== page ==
New OARDC garden will help study links between plants and health

“I’m an Ohio State grad. My grandfather and father came from Wooster. This is something I wanted to do for the university. I believe plants are very important in people’s health, and I hope this garden will be beneficial for people of all ages in the community, as well as for research.” — Bill Lemmon, president and owner, Lemmon & Lemmon Inc.

“I’m an Ohio State grad. My grandfather and father came from Wooster. This is something I wanted to do for the university. I believe plants are very important in people’s health, and I hope this garden will be beneficial for people of all ages in the community, as well as for research.”
— Bill Lemmon, president and owner, Lemmon & Lemmon Inc.

The Ohio Agricultural Research and Development Center’s Secrest Arboretum has many gardens, but its newest addition stands out for its therapeutic and research value.

Established in summer 2015, The Lemmon and Rice Health and Wellness Garden was designed to boost visitors’ sense of well-being and provide opportunities for research into the impact gardens and nature have on human health. The garden was constructed thanks to donations from Bill Lemmon, president and owner of Lemmon & Lemmon Inc., and Kevin Rice, vice president of Rice’s Nursery and Landscaping, both located in the Canton area.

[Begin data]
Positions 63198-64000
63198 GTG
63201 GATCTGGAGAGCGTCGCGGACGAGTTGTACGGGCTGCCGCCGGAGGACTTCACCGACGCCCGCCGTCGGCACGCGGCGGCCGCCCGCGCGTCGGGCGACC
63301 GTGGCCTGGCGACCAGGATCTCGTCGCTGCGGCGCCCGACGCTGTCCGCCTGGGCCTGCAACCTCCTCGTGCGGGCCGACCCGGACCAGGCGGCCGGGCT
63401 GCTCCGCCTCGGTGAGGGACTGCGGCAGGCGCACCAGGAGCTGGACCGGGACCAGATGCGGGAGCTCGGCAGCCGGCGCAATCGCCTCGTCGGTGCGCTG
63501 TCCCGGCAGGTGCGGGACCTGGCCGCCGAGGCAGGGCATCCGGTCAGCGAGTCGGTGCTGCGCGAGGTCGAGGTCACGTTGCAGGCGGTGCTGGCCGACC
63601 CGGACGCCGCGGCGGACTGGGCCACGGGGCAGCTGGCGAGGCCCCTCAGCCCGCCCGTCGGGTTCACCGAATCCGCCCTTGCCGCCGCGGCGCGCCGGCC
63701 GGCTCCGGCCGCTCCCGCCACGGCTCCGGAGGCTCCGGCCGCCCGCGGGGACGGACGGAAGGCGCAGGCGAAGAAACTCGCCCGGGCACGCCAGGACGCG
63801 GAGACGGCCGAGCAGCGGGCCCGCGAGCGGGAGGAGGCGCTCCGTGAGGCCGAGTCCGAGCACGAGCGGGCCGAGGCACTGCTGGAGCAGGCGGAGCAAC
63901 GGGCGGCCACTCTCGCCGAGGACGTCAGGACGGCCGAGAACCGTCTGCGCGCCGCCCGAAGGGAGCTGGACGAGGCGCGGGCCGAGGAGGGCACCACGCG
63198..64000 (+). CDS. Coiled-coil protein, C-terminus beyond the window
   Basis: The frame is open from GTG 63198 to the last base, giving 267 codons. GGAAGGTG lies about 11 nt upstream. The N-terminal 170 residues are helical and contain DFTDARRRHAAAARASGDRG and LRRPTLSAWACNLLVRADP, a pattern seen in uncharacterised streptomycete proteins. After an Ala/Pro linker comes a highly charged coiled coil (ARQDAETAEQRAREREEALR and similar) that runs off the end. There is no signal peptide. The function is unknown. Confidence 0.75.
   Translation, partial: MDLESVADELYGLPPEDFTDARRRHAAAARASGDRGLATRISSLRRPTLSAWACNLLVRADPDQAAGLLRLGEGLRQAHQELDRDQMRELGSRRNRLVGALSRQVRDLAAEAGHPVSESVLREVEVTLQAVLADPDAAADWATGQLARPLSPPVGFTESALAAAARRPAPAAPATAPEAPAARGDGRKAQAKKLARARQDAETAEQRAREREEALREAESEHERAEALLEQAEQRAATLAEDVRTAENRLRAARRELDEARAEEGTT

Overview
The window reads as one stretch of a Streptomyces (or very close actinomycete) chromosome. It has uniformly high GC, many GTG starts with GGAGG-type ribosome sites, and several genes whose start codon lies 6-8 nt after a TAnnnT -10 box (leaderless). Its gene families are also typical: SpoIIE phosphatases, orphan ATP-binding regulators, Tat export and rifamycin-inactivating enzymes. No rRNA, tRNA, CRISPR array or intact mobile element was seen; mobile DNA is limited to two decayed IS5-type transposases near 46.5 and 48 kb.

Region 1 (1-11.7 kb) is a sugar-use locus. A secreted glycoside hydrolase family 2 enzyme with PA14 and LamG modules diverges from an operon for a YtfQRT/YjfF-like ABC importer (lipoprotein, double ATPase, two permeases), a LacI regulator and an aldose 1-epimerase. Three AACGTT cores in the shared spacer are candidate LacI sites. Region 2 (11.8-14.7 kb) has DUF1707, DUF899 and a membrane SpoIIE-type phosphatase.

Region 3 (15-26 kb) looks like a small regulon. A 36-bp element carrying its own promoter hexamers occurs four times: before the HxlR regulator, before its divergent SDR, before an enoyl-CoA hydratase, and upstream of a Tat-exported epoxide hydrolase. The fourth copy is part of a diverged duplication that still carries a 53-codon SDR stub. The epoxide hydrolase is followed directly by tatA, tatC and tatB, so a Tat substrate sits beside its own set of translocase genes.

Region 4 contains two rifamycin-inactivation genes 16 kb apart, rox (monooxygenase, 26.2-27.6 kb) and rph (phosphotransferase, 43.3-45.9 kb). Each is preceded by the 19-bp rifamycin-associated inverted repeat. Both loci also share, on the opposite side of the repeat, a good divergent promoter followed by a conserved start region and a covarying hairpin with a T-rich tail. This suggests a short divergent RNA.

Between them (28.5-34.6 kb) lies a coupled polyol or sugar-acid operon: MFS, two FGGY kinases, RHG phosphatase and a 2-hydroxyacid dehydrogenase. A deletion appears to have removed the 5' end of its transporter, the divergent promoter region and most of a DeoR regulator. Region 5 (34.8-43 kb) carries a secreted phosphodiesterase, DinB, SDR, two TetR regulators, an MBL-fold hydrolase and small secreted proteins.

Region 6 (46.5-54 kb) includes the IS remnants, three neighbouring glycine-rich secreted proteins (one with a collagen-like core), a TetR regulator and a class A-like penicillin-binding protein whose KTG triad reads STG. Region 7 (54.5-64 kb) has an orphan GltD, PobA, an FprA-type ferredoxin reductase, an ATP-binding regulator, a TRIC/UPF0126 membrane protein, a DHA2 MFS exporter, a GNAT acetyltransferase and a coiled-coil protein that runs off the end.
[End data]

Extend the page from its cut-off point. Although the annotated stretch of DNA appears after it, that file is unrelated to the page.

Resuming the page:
This is one of the country’s few gardens designed around the concept of the pillars of wellness. The garden focuses on six of the nine pillars: environmental, physical, intellectual, emotional, spiritual and social. OARDC has teamed up with The Ohio State University College of Nursing to conduct future research in the garden.

“Many visitors already use the arboretum as a part of their wellness program,” said Joe Cochran, Secrest’s interim director. “One visitor told me he had lost 36 pounds somewhere on the paths throughout the gardens.”

ESSENTIALS

Studies have shown the benefits of gardens and other outdoor spaces on health and wellness.

• Gardening 3–5 times a week has been found to be a good strategy to combat obesity and lower stress.
• Patients with musculoskeletal pain taking part in horticultural therapy programs experience an improved ability to cope with chronic pain.
• Children with attention deficit disorder who play in grassy, outdoor spaces have less severe symptoms than those who play in windowless, indoor settings.
• Dementia patients who have access to gardens are less likely to display aggression or suffer injuries, and they display improved sleep patterns, balanced hormones and decreased agitation.

More: go.osu.edu/healthgarden

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